Analysts have said a lot about the forthcoming Nigerian general elections, which will be held on 25 February 2023. Citizens will go to the polls to elect the President, members of the Senate, and Representatives for the various constituencies.
Many critics believe that the election’s outcome will be a decisive moment in the country’s history. Some have taken a step – perhaps too far, to claim that the 2023 elections may be the handwriting of the obituary of Nigeria. The country continues to be pampered on the mother’s milk of ethical disintegration.
Recently, the Nigerian military revealed that the force was under constant pressure to compromise the 2023 elections but assured citizens to be rest assured that they would not heed to the pressure and remain natural.
The information was disclosed by the Chief of Defence Staff, General Lucky Irabor, who told journalists at the 61st session of the State House Ministerial Briefing that was organised by the Presidential Communications Team at the Aso Rock Villa, Abuja. He added that the military had strict directives from President Muhammadu Buhari to remain neutral during the elections. Mr. Buhari is not eligible to run as he has completed his maximum tenure of two terms.
It is safe to say that those who fear the worst are right to do so for many reasons. One is a result of the fact that the top three presidential candidates represent the top three ethnicities in the country. There is no denying that there has been a subtle political battle between the Hausas, Yorubas, and Ibos – with the latter believing that they have been marginalized for too long.
Regardless of this, however, some are of the unpopular opinion that this may be one of the best elections Nigeria has ever had. One reason why some hold this view is a reflection on the credentials of the political players from the top three political parties contesting for this election – the People’s Democratic Party (PDP), Labour Party (LP), and the ruling All Progressive Congress (APC).
Although the Independent National Electoral Commission (INEC) has cleared presidential candidates from 18 registered political parties for the presidential election in 2023, political analysts believe it is a 3-horse race between the APC, PDP, and LP. However, some believe that the credentials of the New Nigeria Peoples Party (NNPP) and its presidential candidate, Rabiu Kwankwaso, should not be taken for granted.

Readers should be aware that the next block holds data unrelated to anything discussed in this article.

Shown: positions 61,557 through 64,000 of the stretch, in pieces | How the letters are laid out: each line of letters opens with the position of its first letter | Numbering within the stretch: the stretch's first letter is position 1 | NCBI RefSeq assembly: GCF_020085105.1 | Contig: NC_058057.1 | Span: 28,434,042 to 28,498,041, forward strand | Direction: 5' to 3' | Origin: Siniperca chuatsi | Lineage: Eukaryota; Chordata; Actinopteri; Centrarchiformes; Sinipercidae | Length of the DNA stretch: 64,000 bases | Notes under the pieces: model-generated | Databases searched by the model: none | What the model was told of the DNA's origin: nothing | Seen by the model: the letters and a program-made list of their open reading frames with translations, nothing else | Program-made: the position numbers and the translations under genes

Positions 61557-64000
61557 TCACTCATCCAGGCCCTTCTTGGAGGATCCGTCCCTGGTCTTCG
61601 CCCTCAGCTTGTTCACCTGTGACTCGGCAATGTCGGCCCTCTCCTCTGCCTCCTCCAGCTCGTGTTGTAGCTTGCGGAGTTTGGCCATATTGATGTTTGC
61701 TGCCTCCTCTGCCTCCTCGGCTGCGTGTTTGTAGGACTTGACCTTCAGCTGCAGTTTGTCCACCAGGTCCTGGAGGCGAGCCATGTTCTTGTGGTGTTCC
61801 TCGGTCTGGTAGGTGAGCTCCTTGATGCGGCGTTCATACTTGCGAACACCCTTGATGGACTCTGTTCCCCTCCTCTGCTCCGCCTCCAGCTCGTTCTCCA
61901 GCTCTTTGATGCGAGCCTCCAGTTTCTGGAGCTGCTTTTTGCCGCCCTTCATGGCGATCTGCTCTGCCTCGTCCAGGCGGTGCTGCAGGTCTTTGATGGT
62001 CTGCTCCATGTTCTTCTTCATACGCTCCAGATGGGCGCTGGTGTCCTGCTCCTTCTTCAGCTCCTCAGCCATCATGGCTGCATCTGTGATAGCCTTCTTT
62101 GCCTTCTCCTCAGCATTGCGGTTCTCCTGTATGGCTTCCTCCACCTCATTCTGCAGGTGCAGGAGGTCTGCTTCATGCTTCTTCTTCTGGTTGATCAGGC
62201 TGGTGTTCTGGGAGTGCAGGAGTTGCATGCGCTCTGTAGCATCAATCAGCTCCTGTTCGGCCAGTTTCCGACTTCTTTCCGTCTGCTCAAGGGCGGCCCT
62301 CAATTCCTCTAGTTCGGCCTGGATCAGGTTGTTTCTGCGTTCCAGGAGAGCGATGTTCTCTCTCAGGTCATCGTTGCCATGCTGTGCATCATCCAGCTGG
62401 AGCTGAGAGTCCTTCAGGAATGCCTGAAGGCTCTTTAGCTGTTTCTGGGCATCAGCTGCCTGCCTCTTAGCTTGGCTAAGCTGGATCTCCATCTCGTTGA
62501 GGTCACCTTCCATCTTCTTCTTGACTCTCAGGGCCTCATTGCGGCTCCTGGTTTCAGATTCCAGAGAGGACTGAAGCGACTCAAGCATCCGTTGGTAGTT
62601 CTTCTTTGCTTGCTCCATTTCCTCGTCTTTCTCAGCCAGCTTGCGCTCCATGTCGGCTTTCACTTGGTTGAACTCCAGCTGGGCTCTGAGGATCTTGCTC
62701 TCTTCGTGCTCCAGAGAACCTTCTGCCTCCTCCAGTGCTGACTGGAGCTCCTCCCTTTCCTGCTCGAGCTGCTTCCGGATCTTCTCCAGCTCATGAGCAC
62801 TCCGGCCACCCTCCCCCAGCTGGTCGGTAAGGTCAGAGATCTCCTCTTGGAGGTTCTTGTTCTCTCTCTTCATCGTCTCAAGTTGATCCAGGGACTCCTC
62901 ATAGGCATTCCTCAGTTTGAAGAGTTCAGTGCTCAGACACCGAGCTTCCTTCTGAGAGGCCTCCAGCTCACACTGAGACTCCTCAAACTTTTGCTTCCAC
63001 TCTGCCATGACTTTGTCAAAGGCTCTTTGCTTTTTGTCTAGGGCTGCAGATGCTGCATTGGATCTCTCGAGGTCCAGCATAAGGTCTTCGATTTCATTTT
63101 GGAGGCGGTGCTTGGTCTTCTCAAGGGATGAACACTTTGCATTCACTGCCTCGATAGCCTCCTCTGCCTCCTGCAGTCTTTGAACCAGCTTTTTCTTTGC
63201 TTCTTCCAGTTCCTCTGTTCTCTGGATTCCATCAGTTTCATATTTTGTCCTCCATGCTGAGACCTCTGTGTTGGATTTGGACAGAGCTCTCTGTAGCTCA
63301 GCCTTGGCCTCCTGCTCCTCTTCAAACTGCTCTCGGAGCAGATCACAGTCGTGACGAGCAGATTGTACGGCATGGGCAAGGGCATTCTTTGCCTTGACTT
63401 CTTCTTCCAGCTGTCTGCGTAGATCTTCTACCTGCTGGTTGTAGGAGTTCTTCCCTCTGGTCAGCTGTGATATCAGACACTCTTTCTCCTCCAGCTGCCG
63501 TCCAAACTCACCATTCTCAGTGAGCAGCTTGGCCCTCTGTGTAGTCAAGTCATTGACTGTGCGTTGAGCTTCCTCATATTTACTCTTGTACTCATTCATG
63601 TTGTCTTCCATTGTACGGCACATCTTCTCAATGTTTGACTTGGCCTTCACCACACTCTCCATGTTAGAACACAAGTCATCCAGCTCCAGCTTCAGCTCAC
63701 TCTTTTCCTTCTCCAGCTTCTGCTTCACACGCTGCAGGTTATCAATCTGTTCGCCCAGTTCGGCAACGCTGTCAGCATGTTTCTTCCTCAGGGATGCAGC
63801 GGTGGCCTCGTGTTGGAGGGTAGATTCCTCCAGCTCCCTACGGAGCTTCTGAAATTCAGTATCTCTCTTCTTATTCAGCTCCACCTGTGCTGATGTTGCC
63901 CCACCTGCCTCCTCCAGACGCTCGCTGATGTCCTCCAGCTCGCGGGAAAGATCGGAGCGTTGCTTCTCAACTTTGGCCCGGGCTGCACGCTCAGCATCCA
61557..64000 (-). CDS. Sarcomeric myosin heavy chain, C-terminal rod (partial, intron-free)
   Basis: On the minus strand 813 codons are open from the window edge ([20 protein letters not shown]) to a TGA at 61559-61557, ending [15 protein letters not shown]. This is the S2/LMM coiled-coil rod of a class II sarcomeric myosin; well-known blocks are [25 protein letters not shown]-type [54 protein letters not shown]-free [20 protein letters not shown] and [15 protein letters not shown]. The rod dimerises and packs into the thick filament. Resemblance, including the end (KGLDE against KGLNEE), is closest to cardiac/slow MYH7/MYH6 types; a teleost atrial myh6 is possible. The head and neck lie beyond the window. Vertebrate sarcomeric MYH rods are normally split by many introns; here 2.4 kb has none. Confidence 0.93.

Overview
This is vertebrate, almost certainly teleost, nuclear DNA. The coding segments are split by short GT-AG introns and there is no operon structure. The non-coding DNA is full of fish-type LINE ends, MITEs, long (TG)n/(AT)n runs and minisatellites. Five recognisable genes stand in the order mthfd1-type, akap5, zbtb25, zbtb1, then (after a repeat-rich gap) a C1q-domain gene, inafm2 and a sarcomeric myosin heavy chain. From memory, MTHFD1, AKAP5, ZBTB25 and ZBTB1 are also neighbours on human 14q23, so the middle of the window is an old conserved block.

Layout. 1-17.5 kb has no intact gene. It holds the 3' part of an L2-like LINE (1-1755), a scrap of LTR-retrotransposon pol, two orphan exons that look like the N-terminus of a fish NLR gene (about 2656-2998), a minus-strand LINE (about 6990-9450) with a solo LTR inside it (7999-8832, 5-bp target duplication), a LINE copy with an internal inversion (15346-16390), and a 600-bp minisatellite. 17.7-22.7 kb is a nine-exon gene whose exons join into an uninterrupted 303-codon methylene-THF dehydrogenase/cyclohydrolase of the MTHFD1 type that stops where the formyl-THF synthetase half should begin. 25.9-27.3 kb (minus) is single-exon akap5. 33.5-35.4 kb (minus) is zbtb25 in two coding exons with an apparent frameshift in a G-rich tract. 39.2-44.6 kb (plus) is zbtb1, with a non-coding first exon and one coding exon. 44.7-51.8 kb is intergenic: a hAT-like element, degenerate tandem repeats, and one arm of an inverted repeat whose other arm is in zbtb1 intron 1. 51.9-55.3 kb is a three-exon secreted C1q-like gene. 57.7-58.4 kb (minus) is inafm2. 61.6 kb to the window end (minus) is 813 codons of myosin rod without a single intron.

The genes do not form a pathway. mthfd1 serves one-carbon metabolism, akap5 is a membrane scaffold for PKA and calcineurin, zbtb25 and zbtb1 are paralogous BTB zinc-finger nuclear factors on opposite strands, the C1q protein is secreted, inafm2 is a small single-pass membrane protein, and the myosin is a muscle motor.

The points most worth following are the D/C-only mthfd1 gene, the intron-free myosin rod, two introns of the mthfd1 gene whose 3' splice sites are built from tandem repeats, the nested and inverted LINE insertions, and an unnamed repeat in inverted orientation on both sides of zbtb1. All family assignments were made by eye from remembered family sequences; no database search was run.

Below, we have highlighted why many concerned socio-political commentators and observers believe the country can boast of the best crop of presidential aspirants she has ever had. We would be profiling the candidates from the APC, PDP, and LP based on current popularity and content constraints, not favour or endorsement.
Active Political Experience in a Democratic Dispensation
There are many who believe that one of the significant challenges of the current administration can be traced down to a lack of political experience in a democratic dispensation. President Buhari was a Nigerian military head of state from 31 December 1983 to 27 August 1985. After leaving office, he left the political scene and has continued to face criticism over his mentality as president by many who argue that he rules like a military head of state.
Well, suppose this contributed to the current challenges in Nigeria and is a panacea for good governance, with any of the top three candidates contesting for the 2023 general elections. In that case, Nigerians have little to worry about.
Bola Ahmed Adekunle Tinubu of the APC served as a Governor of Lagos State from 1999 to 2007. He was also a Senator of the Third Republic. Peter Gregory Obi was governor of Anambra State from March to November 2006, February to May 2007, and June 2007 to March 2014. Atiku Abubakar served as a vice president in Nigeria from 1999 to 2007 under President Olusegun Obasanjo. So, between the three, it is fair to say there is adequate political experience in a democratic dispensation.
Professional Career Experience
Despite their differences, ideologies, and political affiliations, Atiku Abubakar, Bola Tinubu, and Peter Obi have things in common – they are seasoned career people and businessmen. They have an enviable track record of maintaining top positions in enviable institutions and also have successful business empires to their name.
Again, if this contributes to being a great leader in any way, it is safe to say that Nigerians have a tough decision, choosing among the presidential aspirants.
Running Mate – The Vice Presidential Candidate
With Ifeanyichukwu Arthur Okowa of the PDP, Kashim Shettima Mustapha of APC, and Yusuf Datti Baba-Ahmed of LP, observers believe Nigeria boasts of a good crop of vice presidential candidates that can stand their ground anywhere in the world.
Okowa is a Nigerian doctor and current governor of Delta State. Mustapha is a banker and Senator for Borno state. He was a former governor from 2011 to 2019. Baba-Ahmed is an economist and served as Senator from 2011 to 2012 and House of Representatives member from 2003 to 2007 in Kaduna.